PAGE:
There was an approaching hurricane, and the evacuation notice was in place for the Keys. We had to put the boat on the trailer, but decided that we would "tickle the tale of the Dragon", and sneak outside for a peek.
We encountered nine foot seas, and at the first opportunity, turned tail and headed in. Tore off my lobster tag (commercial #), and a very expensive bumper...moot point we were alive. The seas swamped the boat, and came crashing over the top, and breaking in the cockpit area of the boat.
Through it all, we felt secure, but like I said, wouldn't care to do it again.
It was/is the 2320 Pilothouse.
 

Outta Here

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terrytunz":alcpgh4r said:
It was/is the 2320 Pilothouse.


after all the discussions of "fit and finish", comments about limited motor brand selection, "pounding" hulls, blah, blah, blah... I believe "terrytunz" has found...

The definition of "Seaworthy"
 

dcunniff

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Just had a hell of a wave ride on a friend's boat yesterday. Was on the Vineyard with him this weekend so didn't see my boat at all this weekend.

Good wave action from the stern yesterday even early morning in Buzzards Bay and was making way up to Kingman Marine. He has a 32' Silverton Motoryacht. A bus on an obstacle course.

I was driving and we were getting the boat lifted and turned with the taller waves (6+'). Was spinning the wheel as the waves grabbed and re-aimed the boat. Easy to do. Tall boat, 12' beam, and catches a lot of wind too.

Had been doing 9 mph and saw a good one coming. He was sitting beside me and it really accelerated and turned us. I was leaning on the wheel and it was hstill eading sideways. He killed the throttles and we sat in the bottom of the swell heeled. Emptied the fridge, all cushions and anything else, and more.

when got to his slip, saw we took some water in the starboard engine air supply vent from digging into the water.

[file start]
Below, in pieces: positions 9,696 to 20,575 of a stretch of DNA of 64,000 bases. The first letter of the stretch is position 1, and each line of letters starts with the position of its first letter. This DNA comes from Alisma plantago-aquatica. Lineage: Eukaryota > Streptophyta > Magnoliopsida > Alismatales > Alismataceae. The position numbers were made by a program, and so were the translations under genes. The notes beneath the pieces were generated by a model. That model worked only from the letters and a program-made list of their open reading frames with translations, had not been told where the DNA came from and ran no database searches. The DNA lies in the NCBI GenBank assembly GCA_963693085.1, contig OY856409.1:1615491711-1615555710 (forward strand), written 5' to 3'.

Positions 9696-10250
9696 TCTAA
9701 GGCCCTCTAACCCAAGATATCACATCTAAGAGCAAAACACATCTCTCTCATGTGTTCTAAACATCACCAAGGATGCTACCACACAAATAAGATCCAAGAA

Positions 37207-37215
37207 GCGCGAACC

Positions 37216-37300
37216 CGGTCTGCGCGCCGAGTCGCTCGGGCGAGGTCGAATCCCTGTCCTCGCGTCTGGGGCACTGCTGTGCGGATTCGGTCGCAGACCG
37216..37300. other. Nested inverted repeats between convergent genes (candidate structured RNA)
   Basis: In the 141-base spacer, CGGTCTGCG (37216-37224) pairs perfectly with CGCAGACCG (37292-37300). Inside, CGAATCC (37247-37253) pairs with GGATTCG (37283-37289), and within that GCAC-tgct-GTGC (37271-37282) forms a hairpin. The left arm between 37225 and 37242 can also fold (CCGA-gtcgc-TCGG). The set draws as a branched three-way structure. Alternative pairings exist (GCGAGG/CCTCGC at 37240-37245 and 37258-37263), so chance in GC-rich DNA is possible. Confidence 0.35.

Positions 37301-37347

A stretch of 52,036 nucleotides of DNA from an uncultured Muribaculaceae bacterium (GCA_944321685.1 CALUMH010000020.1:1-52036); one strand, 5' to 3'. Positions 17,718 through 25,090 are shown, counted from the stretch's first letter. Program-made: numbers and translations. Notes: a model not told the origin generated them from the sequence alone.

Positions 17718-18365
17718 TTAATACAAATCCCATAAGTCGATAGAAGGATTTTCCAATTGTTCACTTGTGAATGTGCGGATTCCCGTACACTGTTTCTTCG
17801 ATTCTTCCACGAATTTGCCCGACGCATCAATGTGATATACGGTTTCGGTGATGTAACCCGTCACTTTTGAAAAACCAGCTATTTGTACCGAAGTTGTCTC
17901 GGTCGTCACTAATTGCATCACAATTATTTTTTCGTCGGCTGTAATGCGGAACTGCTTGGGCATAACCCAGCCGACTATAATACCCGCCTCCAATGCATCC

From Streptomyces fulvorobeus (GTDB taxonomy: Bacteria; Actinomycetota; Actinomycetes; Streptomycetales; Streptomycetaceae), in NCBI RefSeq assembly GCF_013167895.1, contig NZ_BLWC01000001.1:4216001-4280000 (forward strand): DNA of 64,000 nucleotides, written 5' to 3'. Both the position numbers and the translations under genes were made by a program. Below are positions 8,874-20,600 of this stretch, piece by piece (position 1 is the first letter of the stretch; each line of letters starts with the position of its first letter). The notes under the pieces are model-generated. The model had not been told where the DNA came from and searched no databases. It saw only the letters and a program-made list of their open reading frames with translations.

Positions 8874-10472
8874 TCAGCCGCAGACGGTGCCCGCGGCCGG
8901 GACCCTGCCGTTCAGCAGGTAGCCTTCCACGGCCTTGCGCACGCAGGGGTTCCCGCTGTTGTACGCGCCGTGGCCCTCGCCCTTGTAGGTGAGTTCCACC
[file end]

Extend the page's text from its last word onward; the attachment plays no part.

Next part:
Some boats are better in wave directions. This big tub keeps you awake with rear quarter or stern waves.

Dana
 

dry doc

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the only one i know of was off virginia beach a few years back.....
linwood was aware of it......the guy was well offshore, but had
anchored by the stern!.....a bigger than usual (which is NOT
unusual at all) swell came right over the stern....it was an outboard
model and not bracketed.........obviously, anchoring by the stern
is just idiotic anytime....poor seamanship......the full transom (mine
is i/o) is also a major safety feature once protected water is left
behind........

the one honest criticism i will make of the BOAT, besides lack of
a splashwell on some models, is UNDERSIZED SCUPPERS......i cut
my oem scuppers out and replaced them forthwith, using much bigger
pvc "trap door" style.........they are used, for example , on luhrs sport
fishing boats.......about 2 1/2" dia ........recall that resistance to flow
= 1/ radius-to-the-fourth-power!!!......thus, with even modest increases
in radius, the resultant FLOW is enormously enhanced........dan
 

Megabyte

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Dan,

My 1996 MVSC has the single-hole scuppers, but the newer boats have doubles on each side (total of 4) with the 'trap-door' flap that you speak of.

Not certain what year the upgrade was made, but the newer boats have better drainage than the older models.